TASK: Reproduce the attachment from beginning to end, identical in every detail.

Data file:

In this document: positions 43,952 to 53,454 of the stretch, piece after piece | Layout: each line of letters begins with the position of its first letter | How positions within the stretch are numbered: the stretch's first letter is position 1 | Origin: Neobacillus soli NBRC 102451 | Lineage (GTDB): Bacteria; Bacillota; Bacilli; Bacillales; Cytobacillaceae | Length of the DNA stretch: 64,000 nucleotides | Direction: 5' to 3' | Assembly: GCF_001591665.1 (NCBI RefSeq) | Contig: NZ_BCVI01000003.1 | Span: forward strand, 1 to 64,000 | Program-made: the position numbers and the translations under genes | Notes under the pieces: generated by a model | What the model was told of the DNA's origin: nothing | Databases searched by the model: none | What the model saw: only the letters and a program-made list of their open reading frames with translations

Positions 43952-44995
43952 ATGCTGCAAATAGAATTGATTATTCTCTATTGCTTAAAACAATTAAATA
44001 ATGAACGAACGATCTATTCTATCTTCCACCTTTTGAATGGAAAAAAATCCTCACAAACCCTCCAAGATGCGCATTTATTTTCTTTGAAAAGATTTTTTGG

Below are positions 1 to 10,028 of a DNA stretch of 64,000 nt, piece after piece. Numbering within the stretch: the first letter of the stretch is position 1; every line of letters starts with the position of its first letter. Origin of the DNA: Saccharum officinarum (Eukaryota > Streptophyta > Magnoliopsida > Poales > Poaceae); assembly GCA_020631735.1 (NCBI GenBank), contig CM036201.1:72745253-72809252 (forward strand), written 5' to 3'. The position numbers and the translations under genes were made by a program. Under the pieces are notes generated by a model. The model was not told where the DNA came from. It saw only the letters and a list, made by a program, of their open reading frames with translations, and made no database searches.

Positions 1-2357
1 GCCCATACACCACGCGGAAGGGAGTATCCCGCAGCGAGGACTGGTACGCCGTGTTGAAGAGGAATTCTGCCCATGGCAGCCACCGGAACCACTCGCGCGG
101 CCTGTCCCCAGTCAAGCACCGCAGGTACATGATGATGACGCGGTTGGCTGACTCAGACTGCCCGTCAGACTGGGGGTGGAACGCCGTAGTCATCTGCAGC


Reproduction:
In this document: positions 43,952 to 53,454 of the stretch, piece after piece | Layout: each line of letters begins with the position of its first letter | How positions within the stretch are numbered: the stretch's first letter is position 1 | Origin: Neobacillus soli NBRC 102451 | Lineage (GTDB): Bacteria; Bacillota; Bacilli; Bacillales; Cytobacillaceae | Length of the DNA stretch: 64,000 nucleotides | Direction: 5' to 3' | Assembly: GCF_001591665.1 (NCBI RefSeq) | Contig: NZ_BCVI01000003.1 | Span: forward strand, 1 to 64,000 | Program-made: the position numbers and the translations under genes | Notes under the pieces: generated by a model | What the model was told of the DNA's origin: nothing | Databases searched by the model: none | What the model saw: only the letters and a program-made list of their open reading frames with translations

Positions 43952-44995
43952 ATGCTGCAAATAGAATTGATTATTCTCTATTGCTTAAAACAATTAAATA
44001 ATGAACGAACGATCTATTCTATCTTCCACCTTTTGAATGGAAAAAAATCCTCACAAACCCTCCAAGATGCGCATTTATTTTCTTTGAAAAGATTTTTTGG

Below are positions 1 to 10,028 of a DNA stretch of 64,000 nt, piece after piece. Numbering within the stretch: the first letter of the stretch is position 1; every line of letters starts with the position of its first letter. Origin of the DNA: Saccharum officinarum (Eukaryota > Streptophyta > Magnoliopsida > Poales > Poaceae); assembly GCA_020631735.1 (NCBI GenBank), contig CM036201.1:72745253-72809252 (forward strand), written 5' to 3'. The position numbers and the translations under genes were made by a program. Under the pieces are notes generated by a model. The model was not told where the DNA came from. It saw only the letters and a list, made by a program, of their open reading frames with translations, and made no database searches.

Positions 1-2357
1 GCCCATACACCACGCGGAAGGGAGTATCCCGCAGCGAGGACTGGTACGCCGTGTTGAAGAGGAATTCTGCCCATGGCAGCCACCGGAACCACTCGCGCGG
101 CCTGTCCCCAGTCAAGCACCGCAGGTACATGATGATGACGCGGTTGGCTGACTCAGACTGCCCGTCAGACTGGGGGTGGAACGCCGTAGTCATCTGCAGC